. "Appendix H: Procedures Used to Estimate Awards, Stipends, and Costs." Meeting the Nation's Needs for Biomedical and Behavioral Scientists: Committee on National Needs for Biomedical and Behavioral Research Personnel. Washington, DC: The National Academies Press, 1994.
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TABLE H-2 Recommended Award Levels for FY 1996, by Field
Number of awards
Table H-4 summarizes the budgetary implications of these recommendations. The budget increases by $116 million between 1993 and 1999, a rise of 33 percent, or an annual rate of increase of 5.4 percent per year. The cost increase associated with the committee's recommendation to raise the number of awards is roughly one percent per year; the remainder, roughly 4.4 percent per year, is generated from the committee 's recommendation to increase stipend levels to more competitive levels and to maintain this competitiveness through automatic annual cost of living increases.
The costs associated with the recommended increases in the number of awards and the stipend levels are also displayed in Table H-4. The estimated are displayed annually for the period 1993-1999 by type of award (i.e., predoctoral vs. postdoctoral, and fellowship vs. traineeship).
Columns (5) and (6) summarize the effects of increasing the number of awards on the training budget. These estimates hold average training costs constant at 1993 levels. Thus, the cost changes reflect only changes in the number of awards recommended. Total training costs rise by roughly $22 million, or 6 percent between 1993 and 1999. The average annual rate of increase is less than one percent. All of the increases are concentrated in the years 1994-1996, the period over which the committee's recommendations are implemented. Practically all of the cost increase occurs in predoctoral awards, reflecting the committee's recommen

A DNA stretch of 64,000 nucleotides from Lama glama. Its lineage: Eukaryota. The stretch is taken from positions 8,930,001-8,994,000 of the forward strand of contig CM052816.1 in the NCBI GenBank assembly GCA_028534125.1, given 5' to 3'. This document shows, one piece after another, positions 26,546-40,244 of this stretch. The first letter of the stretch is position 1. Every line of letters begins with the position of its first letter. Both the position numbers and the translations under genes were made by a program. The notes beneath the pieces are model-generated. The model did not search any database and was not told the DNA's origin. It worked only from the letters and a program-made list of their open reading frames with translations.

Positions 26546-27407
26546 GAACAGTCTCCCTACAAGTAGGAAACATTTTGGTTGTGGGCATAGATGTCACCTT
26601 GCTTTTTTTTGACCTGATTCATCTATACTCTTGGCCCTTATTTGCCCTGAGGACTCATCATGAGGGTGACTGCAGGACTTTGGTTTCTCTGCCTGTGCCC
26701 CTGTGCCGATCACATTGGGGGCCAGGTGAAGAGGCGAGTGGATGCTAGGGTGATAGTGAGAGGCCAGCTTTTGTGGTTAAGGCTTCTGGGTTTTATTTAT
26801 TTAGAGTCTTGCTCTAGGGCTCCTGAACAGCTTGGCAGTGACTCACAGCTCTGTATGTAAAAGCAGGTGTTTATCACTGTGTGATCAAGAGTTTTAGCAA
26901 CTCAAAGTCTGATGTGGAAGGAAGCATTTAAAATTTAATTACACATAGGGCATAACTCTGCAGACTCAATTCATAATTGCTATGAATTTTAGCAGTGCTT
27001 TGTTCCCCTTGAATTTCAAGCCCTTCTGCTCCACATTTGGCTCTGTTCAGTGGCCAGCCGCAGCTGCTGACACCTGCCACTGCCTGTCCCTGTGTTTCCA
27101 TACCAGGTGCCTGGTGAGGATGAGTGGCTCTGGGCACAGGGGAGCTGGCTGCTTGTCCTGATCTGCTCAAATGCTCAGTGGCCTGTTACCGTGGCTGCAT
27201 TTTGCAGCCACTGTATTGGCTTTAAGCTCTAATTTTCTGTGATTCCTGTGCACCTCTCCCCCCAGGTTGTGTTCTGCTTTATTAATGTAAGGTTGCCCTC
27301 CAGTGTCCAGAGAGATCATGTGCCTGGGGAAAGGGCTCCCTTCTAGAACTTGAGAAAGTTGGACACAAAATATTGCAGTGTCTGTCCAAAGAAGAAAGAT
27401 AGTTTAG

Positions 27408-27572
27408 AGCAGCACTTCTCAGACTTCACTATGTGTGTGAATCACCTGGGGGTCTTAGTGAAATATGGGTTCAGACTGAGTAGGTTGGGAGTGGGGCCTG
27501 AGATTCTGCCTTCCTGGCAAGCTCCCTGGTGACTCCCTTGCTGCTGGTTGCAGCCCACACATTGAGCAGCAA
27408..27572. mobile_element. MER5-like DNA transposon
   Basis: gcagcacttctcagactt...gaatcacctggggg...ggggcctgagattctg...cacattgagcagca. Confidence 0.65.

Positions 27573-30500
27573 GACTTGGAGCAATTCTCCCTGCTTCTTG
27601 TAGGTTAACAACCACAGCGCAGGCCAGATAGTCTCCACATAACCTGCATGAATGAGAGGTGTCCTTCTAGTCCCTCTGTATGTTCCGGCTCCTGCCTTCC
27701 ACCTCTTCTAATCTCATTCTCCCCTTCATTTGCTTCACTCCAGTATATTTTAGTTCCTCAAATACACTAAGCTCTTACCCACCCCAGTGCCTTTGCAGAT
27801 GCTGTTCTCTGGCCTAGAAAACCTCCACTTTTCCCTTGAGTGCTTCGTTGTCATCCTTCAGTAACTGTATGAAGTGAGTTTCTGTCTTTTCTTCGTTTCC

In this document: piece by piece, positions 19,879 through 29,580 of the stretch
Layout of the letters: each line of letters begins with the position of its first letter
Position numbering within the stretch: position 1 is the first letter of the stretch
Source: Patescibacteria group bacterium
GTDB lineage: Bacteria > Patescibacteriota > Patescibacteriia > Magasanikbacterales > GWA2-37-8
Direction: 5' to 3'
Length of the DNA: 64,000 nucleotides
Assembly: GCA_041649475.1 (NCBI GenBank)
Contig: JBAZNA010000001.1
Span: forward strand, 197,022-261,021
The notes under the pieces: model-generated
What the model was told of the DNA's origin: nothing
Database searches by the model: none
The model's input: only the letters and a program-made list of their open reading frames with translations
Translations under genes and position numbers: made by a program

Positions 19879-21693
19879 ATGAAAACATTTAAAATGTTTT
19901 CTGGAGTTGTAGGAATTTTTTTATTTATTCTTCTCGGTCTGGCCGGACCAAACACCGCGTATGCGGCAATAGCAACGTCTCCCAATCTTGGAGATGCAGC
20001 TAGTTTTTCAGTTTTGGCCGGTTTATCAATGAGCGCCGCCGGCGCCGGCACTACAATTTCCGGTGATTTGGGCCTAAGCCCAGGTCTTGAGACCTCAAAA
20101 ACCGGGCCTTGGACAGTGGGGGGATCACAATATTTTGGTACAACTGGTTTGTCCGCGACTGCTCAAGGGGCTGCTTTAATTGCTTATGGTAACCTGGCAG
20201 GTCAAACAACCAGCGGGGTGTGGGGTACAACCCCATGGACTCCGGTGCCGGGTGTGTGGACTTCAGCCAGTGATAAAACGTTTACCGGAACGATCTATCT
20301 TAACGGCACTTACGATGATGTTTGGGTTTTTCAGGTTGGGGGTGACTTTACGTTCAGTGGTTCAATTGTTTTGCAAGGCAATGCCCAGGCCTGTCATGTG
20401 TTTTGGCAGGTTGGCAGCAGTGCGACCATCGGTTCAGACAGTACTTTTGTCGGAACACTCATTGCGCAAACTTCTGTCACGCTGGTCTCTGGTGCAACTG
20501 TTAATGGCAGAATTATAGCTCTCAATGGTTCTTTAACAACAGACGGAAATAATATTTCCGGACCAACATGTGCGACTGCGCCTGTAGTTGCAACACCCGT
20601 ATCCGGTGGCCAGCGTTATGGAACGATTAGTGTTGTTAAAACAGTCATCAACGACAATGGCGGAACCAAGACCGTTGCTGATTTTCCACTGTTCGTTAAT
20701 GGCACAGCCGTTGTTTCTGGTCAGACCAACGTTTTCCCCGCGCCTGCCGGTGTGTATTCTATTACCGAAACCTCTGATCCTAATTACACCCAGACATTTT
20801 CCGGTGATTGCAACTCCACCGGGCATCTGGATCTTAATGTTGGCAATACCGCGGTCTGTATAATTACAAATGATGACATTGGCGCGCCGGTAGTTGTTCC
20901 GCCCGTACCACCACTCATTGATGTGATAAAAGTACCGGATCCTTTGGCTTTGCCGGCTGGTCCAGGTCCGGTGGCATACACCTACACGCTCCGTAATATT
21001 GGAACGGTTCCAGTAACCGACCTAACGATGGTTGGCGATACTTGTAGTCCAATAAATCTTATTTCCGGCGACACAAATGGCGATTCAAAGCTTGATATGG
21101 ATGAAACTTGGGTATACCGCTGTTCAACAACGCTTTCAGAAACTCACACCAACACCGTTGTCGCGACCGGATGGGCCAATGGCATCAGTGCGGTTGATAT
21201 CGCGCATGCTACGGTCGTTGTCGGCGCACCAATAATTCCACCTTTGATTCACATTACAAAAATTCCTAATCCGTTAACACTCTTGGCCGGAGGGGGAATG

TABLE H-3 Recommended Stipend Levels, 1993-1999
Postdoctoral Awards by Number of Years of Research Experience
dation for reallocation from postdoctoral to predoctoral awards.
The incremental costs associated with both the recommended increases in awards and stipends are displayed in columns (14) and (15). Incremental costs, summarized in columns (8)-(10), are derived by multiplying the recommended stipend increases by the number of awards affected by these increases. Recall that, for the years 1994 and 1995, the recommended stipend increases were awarded only to postdoctoral awardees with two or less years of research experience. The average fraction of postdoctoral awardees with two years or less in 1993 and 1994 was used to estimate the number of awards affected by the recommended stipend increase for fiscal year 1995. 4 For subsequent years it was assumed that all postdoctorates were affected. These incremental costs are cumulated in columns (11)-(13).
The costs of the recommended stipend increases are summarized in Table H-5. These increases will cost an estimated $94 million—roughly 26 percent of the 1993 training budget and 81 percent of the $116 million cost increment associated with all of the committee 's recommendations. On an annual basis, these increases will average out to be roughly 4.4 percent of the 1993 budget, concentrated mainly in the years 1994-1996. The annual increases for the years 1997-1999 are roughly 2.5 percent per year.
1. These numbers exclude NRSA support for research training through the MARC program and training in Primary Care Research.
2. In particular, 200 postdoctoral traineeships in the non-MSTP clinical sciences programs are reallocated to predoctoral traineeships in the MSTP program.
3. The scaling-up was accomplished by linear interpolation in the behavioral and MSTP programs. The rate of increase for the other fields reflected the Committee's judgment about the capability of the training system to absorb these increases. The increases by type of award within fields also reflects the Committee's wish to increase the relative importance of predoctoral awards in the clinical sciences and in oral health and health services research.
4. Individuals with more than two years of research experience constituted about 37 percent of the postdoctoral fellows and roughly 30 percent of the postdoctoral trainees in FY 1992.